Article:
bits

toomanyhorses26

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25 October 2007
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I have ridden my tbin a loose ring ,french link middle weight since I had him and he goes ok in it . He isn't strong/pulls but does have a tendency to lean on my left contact and can get a little upset(ie throws his head up ,tosses) when being taught new things - back,saddle ,teeth all ok and up to date. Before I went on hols he was being a little arguementative when I was asking for a contact although he would settle by the end of a lesson it would just take me longer to get there than I wanted. I have ridden him in a thinner,french link,wilkie snaffle for the past 5 days and itis like riding a different animal - off his fore hand,consistent in his outline and no leaning
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but obv not dressage legal so is there any equivalent that it - he isn't good in fixed cheek ie eggbutt and hates single joints. Also this bit is normally seen on small ponies so would I be laughed out the showing ring if I used it.
 

Bexaco

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25 May 2007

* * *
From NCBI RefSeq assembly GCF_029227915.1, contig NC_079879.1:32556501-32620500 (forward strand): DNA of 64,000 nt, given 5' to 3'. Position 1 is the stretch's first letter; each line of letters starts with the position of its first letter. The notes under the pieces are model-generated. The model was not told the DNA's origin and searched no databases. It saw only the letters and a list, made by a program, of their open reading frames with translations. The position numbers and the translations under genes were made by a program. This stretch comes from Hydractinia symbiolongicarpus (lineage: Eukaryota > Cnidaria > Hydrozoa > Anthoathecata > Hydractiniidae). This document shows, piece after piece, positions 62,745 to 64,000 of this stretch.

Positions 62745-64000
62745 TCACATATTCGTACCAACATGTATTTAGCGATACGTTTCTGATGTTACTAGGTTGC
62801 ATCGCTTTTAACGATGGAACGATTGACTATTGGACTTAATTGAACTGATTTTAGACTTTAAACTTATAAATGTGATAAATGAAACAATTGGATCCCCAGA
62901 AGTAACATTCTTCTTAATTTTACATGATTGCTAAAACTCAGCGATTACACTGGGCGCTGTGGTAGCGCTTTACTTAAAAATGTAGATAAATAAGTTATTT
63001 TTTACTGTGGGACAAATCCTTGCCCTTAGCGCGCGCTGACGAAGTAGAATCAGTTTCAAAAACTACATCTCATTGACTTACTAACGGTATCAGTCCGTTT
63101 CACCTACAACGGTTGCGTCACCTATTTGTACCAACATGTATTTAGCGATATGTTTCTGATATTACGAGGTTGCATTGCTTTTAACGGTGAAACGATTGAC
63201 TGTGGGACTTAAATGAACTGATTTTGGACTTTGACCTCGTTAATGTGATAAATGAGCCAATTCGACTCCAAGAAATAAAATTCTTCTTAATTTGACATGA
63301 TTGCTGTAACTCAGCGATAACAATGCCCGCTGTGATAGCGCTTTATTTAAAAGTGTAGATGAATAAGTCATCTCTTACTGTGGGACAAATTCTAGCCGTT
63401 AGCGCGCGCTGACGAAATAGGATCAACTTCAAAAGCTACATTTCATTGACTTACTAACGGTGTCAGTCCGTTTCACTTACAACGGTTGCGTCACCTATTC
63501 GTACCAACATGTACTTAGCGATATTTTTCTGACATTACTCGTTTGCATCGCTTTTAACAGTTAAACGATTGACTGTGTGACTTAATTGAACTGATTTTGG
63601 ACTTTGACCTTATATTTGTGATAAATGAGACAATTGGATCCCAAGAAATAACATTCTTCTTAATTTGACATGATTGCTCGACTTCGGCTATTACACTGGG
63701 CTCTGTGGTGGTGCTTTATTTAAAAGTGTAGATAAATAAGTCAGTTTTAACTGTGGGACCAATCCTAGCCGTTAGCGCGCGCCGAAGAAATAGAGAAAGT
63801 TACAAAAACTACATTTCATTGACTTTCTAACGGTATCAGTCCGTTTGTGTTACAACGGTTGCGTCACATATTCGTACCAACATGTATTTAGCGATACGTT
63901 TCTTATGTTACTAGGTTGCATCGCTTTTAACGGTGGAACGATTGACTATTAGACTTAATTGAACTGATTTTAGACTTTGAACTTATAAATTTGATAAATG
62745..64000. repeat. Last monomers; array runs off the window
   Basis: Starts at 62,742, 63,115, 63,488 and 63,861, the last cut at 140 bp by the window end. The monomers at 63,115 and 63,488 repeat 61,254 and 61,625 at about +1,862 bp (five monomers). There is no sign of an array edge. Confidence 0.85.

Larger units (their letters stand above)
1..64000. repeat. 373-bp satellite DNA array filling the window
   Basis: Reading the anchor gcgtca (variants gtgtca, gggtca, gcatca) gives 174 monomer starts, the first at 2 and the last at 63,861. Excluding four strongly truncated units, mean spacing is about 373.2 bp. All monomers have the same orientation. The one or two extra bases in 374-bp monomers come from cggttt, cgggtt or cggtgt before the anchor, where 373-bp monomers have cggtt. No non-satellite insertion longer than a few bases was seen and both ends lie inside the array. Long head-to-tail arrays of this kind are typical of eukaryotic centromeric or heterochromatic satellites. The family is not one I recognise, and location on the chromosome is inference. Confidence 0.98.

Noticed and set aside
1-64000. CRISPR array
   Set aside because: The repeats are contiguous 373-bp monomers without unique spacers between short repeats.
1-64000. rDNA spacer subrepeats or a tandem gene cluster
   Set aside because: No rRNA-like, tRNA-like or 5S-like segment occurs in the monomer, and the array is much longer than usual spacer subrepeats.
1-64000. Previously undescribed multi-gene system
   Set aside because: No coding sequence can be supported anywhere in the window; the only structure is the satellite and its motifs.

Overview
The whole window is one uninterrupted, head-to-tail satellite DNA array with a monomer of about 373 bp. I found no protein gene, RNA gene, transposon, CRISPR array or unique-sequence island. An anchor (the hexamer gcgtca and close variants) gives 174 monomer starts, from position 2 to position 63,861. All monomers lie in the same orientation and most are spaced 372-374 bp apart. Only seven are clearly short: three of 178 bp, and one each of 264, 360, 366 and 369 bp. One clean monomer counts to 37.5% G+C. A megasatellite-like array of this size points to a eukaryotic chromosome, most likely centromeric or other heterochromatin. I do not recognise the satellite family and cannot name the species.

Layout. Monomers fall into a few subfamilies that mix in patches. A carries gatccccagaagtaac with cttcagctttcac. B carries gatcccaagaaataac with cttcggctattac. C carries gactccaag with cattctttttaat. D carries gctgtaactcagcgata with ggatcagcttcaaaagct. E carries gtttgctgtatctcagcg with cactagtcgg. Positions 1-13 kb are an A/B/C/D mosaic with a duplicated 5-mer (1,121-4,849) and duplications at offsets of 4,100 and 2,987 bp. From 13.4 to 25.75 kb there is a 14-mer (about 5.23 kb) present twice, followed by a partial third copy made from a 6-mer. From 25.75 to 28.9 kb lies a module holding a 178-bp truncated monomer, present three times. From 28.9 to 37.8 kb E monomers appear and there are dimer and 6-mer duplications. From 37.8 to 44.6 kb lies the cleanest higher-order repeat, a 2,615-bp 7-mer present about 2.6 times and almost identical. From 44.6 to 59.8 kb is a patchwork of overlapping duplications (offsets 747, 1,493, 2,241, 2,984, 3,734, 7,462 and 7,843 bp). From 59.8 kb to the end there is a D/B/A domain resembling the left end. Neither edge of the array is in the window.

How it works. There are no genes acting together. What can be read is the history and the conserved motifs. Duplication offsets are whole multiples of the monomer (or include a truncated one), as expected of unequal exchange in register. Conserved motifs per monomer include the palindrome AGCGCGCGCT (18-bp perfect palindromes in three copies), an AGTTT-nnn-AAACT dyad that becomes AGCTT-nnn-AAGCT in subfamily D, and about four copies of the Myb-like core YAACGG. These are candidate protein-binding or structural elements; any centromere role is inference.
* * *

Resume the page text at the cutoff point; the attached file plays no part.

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I would try him in the single jointed to see how he reacts. other than that I don’t recall seeing any other Willkie styles (although surely they must be out there somewhere!).

I would be tempted to try him in something like this….

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I don’t find it as severe as the Willkie and use the jointed version when my mare behaves although I may now give this version a try!

Its all trial and error with bits, so raid your friends tack rooms and try a selection.

as for getting laughed at, if that is what you can ride your horse sympathetically in without either of you being made uncomfortable then that’s what you use! to many people choose the fashionable bit rather than the functional one.

As for the leaning on your hands, its impossible to say if it is a problem with the bit without witnessing him do it. but I have found in the most cases that leaning generally means the horse is on its forehand and the best way to rectify it is to get the horse more forward.
 

hellybelly6

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24 June 2008
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My horse leans a lot and I find half halts and transitions help along with a bit of extra schooling.

A hanging cheek snaffle will 'hang' in the mouth a bit more than a snaffle and is dressage legal. If you can, use a french link or lozenge bit instead of single jointed. TBs have narrow jaws, thinly covered bars and low palates which means a single jointed bit will be uncomfortable putting extra pressure on all these areas causing pain.

My leaner goes best in a gag bit, but we do not do dressage.
 
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